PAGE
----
Knowledge, its transmission and the making of Muslim societies. / Robinson, Francis; Robinson, Francis (Editor).

The Cambridge illustrated history of the Islamic world. Cambridge : Cambridge University Press, 1996. p. 208-249.

Research output: Chapter in Book/Report/Conference proceedingChapter

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Abstract

In early Islam learning was seen as a religious duty equivalent to an act of worship. This led to minute studies of the Quran, the collection of hadiths or traditions of other sayings of the Prophet, and the compilation of a detailed corpus of legal precedent by the ulama, scholars. From the ninth century onwards muslim scholars also translated and studied Greek works in a wide range of subjects. The Sufis sought direct knowledge of God by personal experience. These two trends were largely reconciled by Al-Ghazzali, d.1111. In the modern period several reform movements have arisen to meet the challenge of western knowledge and dominance.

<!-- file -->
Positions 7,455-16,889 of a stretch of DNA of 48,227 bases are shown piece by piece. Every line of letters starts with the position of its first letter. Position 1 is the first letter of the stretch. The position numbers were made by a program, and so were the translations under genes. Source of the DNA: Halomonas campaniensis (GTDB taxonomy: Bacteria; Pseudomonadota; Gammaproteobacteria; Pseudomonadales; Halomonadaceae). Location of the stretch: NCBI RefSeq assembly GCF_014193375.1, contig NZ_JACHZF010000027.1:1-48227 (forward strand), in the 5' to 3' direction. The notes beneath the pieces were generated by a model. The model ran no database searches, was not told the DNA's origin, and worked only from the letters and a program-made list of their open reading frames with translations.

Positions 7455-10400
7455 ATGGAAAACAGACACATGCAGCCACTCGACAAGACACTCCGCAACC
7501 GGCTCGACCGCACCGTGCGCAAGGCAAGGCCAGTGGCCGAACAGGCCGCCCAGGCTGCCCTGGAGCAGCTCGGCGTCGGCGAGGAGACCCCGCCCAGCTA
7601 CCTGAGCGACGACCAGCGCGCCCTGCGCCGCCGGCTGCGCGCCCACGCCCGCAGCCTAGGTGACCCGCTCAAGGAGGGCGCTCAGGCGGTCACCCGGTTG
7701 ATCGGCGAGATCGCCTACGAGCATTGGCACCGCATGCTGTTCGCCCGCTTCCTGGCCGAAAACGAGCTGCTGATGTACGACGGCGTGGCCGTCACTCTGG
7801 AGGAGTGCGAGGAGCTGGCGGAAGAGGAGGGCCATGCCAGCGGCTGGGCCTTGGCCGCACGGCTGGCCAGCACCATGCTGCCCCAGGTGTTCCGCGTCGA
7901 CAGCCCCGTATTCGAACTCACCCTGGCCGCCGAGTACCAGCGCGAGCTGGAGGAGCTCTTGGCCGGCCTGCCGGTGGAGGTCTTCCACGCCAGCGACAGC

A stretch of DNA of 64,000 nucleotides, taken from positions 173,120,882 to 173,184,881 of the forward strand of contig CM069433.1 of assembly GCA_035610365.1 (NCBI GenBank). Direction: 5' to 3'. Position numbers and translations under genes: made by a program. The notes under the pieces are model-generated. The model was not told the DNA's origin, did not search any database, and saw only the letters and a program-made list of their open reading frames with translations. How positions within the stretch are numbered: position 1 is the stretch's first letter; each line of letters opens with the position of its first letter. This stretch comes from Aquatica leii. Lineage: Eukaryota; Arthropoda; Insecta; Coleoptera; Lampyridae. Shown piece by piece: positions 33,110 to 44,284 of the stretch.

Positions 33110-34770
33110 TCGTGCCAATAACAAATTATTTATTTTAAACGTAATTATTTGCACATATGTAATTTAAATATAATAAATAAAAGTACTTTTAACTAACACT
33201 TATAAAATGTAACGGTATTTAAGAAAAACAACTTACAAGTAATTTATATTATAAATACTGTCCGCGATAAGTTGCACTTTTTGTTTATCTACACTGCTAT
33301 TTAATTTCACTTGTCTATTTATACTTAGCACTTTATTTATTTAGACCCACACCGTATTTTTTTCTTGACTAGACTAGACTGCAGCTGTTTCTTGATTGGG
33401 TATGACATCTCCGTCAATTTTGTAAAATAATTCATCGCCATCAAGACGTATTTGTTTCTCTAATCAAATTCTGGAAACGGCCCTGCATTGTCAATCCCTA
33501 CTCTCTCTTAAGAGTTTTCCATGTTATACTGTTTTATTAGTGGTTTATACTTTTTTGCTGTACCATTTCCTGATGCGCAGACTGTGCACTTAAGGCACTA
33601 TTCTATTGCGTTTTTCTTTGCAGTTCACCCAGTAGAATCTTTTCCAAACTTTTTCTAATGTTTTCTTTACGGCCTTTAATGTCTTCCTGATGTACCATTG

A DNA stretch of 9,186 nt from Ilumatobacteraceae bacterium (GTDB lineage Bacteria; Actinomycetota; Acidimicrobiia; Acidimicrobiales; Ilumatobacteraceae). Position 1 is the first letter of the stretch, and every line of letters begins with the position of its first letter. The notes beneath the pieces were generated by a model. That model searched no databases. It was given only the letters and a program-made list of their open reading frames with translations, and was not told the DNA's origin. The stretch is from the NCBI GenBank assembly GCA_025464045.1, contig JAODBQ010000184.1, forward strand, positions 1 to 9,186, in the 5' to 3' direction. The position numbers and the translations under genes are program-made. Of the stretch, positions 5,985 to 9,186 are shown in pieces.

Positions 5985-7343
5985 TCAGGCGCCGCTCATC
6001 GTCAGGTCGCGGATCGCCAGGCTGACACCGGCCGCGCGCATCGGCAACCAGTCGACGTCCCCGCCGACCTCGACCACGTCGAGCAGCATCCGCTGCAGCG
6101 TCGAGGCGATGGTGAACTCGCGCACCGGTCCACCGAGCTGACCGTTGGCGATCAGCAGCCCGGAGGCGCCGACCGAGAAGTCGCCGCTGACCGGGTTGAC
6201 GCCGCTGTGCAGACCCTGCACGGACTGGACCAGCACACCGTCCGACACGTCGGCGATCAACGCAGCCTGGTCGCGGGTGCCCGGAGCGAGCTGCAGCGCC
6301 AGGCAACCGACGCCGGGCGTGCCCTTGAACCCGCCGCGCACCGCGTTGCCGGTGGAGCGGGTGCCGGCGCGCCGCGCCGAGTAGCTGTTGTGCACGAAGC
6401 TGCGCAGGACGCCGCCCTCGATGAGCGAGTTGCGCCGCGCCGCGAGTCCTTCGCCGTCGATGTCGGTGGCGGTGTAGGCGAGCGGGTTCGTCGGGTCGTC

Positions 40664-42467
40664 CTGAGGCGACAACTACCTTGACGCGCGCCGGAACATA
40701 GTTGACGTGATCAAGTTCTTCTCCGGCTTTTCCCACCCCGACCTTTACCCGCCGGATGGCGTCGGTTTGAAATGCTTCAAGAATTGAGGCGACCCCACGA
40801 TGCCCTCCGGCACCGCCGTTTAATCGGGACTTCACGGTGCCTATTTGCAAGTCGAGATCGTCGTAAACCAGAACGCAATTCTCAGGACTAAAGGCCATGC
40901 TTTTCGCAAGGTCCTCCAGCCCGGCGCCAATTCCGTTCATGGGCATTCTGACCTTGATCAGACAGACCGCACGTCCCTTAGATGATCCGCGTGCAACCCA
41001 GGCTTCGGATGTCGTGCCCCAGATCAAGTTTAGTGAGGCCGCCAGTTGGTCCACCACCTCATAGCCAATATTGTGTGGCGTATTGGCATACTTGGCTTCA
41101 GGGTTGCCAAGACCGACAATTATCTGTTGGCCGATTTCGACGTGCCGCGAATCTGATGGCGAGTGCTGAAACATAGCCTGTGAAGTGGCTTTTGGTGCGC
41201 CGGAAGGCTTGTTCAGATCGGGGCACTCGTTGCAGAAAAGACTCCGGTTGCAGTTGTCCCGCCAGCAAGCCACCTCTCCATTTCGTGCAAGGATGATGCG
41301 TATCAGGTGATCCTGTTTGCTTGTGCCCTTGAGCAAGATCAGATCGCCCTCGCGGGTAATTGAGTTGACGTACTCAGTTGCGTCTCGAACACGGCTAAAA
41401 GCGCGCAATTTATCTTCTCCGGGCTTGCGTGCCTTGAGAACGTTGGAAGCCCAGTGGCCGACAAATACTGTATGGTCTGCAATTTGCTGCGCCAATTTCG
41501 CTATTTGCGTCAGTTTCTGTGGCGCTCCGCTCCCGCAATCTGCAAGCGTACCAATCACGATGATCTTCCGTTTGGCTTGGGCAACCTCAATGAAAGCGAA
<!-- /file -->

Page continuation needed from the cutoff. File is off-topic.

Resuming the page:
Original languageEnglish
Title of host publicationThe Cambridge illustrated history of the Islamic world
Place of PublicationCambridge
PublisherCambridge University Press
Pages208-249
ISBN (Print)0-521-43510-2
Publication statusPublished - 1996
This open access research output is licenced under a Creative Commons Attribution-NonCommercial-NoDerivs 3.0 Unported License.

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